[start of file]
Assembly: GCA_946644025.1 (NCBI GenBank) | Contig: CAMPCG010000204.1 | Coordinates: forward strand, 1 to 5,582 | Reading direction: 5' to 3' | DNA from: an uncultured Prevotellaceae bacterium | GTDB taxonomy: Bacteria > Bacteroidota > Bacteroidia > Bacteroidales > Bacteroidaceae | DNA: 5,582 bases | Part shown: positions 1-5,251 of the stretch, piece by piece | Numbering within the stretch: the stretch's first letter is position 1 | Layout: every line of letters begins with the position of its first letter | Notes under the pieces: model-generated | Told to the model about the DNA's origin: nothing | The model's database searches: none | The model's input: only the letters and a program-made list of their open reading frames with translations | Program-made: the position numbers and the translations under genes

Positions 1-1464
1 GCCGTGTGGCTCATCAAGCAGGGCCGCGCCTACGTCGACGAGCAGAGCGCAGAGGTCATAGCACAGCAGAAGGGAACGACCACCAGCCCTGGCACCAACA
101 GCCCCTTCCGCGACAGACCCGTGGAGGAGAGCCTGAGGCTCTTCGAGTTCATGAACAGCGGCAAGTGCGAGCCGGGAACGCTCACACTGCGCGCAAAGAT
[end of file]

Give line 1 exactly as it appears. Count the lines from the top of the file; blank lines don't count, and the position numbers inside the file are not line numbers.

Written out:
Assembly: GCA_946644025.1 (NCBI GenBank) | Contig: CAMPCG010000204.1 | Coordinates: forward strand, 1 to 5,582 | Reading direction: 5' to 3' | DNA from: an uncultured Prevotellaceae bacterium | GTDB taxonomy: Bacteria > Bacteroidota > Bacteroidia > Bacteroidales > Bacteroidaceae | DNA: 5,582 bases | Part shown: positions 1-5,251 of the stretch, piece by piece | Numbering within the stretch: the stretch's first letter is position 1 | Layout: every line of letters begins with the position of its first letter | Notes under the pieces: model-generated | Told to the model about the DNA's origin: nothing | The model's database searches: none | The model's input: only the letters and a program-made list of their open reading frames with translations | Program-made: the position numbers and the translations under genes